Source: Emirates 24|7
Abu Dhabi emirate is pushing ahead with a multi-billion dollar project to tap a remote gigantic gas field to avert any supply disruption in the future and officials said the project would begin pumping gas on schedule in late 2014.
The project at Shah Field, just near the emirate’s border with Saudi Arabia, was launched a few years ago and it could pump as much as one billion cubic feet per day when it is fully commissioned, they said.
The state-owned Abu Dhabi National Oil Company ( ADNOC ), which manages the emirate’s massive hydrocarbon sector, is carrying out the project with the help of the US company ConocoPhillips and costs are expected to top $10 billion.
ADNOC officials have admitted the project faced topographic and geological hurdles but said this would not affect plans to bring it on stream on time.
“Abu Dhabi has managed to overcome all obstacles and challenges facing the Shah project,” ADNOC ’s Director General Abdullah Nassir Al Suwaidi said in an article published in the annual oil and gas book released recently by Wildcat International, a London-based oil and gas research firm.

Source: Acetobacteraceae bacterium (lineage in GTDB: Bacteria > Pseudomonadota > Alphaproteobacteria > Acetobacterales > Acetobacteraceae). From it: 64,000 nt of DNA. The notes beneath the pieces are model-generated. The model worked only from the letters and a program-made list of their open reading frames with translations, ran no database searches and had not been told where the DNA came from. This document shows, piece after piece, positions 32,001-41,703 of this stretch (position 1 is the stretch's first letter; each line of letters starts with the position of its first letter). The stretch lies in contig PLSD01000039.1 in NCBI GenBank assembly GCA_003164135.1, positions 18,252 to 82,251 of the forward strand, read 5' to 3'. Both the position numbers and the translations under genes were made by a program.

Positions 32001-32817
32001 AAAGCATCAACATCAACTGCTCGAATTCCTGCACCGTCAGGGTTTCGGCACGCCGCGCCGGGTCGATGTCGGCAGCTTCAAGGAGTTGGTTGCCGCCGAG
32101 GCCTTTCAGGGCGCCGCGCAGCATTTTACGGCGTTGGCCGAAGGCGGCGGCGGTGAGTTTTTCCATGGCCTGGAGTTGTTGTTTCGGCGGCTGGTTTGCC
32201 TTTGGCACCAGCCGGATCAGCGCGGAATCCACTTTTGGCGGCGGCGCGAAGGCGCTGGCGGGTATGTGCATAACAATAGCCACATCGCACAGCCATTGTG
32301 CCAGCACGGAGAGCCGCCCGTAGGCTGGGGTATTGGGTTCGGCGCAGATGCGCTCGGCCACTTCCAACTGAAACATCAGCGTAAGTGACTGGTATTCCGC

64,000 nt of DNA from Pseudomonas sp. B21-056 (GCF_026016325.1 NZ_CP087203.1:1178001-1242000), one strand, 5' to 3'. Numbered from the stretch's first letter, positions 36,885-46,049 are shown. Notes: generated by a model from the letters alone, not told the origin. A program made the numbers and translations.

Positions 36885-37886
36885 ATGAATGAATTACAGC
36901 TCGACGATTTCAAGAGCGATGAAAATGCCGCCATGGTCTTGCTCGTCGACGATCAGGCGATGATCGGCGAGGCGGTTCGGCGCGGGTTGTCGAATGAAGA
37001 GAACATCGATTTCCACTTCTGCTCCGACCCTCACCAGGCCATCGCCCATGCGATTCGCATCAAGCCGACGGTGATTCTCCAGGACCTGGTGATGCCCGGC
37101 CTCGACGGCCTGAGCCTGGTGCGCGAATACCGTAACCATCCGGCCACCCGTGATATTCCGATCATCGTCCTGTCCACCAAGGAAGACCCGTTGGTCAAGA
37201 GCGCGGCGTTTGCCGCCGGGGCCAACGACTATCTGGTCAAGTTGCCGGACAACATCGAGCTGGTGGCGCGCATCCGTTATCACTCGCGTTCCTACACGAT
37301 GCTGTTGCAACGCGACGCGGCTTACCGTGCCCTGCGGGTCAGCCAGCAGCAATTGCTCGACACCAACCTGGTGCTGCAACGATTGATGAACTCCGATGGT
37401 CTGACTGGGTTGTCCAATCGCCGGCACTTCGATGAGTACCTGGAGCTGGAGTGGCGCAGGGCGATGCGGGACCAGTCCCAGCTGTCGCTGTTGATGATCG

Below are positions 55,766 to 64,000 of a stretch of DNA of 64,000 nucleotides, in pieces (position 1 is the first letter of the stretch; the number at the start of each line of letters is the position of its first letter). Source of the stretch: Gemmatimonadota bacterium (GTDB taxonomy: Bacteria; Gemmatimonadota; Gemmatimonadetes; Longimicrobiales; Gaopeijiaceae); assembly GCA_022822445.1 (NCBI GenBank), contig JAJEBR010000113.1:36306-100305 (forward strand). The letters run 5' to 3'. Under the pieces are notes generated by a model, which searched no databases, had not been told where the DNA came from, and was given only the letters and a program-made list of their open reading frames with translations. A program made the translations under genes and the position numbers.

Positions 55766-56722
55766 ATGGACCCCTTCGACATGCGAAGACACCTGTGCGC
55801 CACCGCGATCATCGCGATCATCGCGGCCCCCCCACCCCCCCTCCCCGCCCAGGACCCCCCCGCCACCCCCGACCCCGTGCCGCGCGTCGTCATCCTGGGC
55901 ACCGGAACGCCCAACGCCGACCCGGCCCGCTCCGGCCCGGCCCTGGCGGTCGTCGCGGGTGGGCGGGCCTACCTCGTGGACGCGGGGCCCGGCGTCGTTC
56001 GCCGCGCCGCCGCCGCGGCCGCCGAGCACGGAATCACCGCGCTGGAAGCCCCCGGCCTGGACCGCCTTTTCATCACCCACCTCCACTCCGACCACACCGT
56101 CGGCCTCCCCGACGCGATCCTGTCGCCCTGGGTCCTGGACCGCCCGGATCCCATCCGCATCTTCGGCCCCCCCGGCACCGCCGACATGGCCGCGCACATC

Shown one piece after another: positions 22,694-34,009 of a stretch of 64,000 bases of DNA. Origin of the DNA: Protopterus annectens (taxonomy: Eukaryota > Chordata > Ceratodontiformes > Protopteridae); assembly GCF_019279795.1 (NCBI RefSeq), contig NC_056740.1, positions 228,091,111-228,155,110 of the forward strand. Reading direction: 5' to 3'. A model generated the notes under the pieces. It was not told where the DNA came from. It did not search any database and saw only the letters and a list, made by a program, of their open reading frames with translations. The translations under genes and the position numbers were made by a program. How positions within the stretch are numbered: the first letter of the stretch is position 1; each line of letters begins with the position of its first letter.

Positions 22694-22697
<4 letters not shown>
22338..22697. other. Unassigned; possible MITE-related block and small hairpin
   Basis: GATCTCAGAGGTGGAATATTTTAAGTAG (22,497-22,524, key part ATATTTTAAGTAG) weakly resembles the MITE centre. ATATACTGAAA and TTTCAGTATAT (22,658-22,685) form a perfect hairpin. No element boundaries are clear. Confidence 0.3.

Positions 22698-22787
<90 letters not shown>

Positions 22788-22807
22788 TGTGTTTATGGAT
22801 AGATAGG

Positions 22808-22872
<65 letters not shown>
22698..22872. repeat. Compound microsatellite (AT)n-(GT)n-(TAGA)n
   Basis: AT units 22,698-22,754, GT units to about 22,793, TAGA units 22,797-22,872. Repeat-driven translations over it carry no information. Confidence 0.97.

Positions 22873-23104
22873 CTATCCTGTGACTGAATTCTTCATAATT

“We expect the field to being production in late 2014 as planned….this will largely support gas supplies in the emirate in the future.”
ADNOC controls 60 per cent of the project while ConocoPhillips owns 40 per cent. Industry sources had earlier estimated cost at $10 billion but said later the cost could largely surpass that level because of higher construction expenses.
The project involves the world’s longest liquid sulphur gasline at around 300 km while a pipeline with a capacity of one billion cubic feet of gas per day will pass through the desert to feed Ruwais processing facilities.
Located around 10km from the Saudi border, the Shah Field covers an area of around 400 square km and is believed to contain large gas deposits, most of which are sour with high sulphur concentration.
Shah, one of the largest upstream hydrocarbons contracts to be carried out by the UAE, is part of a massive investment programme by Abu Dhabi to expand its gas resources and meet a rapid growth in demand due to a steady expansion in the industry sector and power generation facilities.
Besides local production, the UAE is getting around two billion cubic feet of Qatari gas per day through the Dolphin underwater pipeline.
The UAE has the world’s fifth largest gas wealth of around 6.5 trillion cubic metres after those in Russia, Iran, Qatar and Saudi Arabia. But the bulk of those deposits are sour gas which is mostly associated with crude.
In a recent study, a GCC analyst said the UAE might need to rely more on imported gas and set up alternative energy projects to ensure is fast-growing gas needs.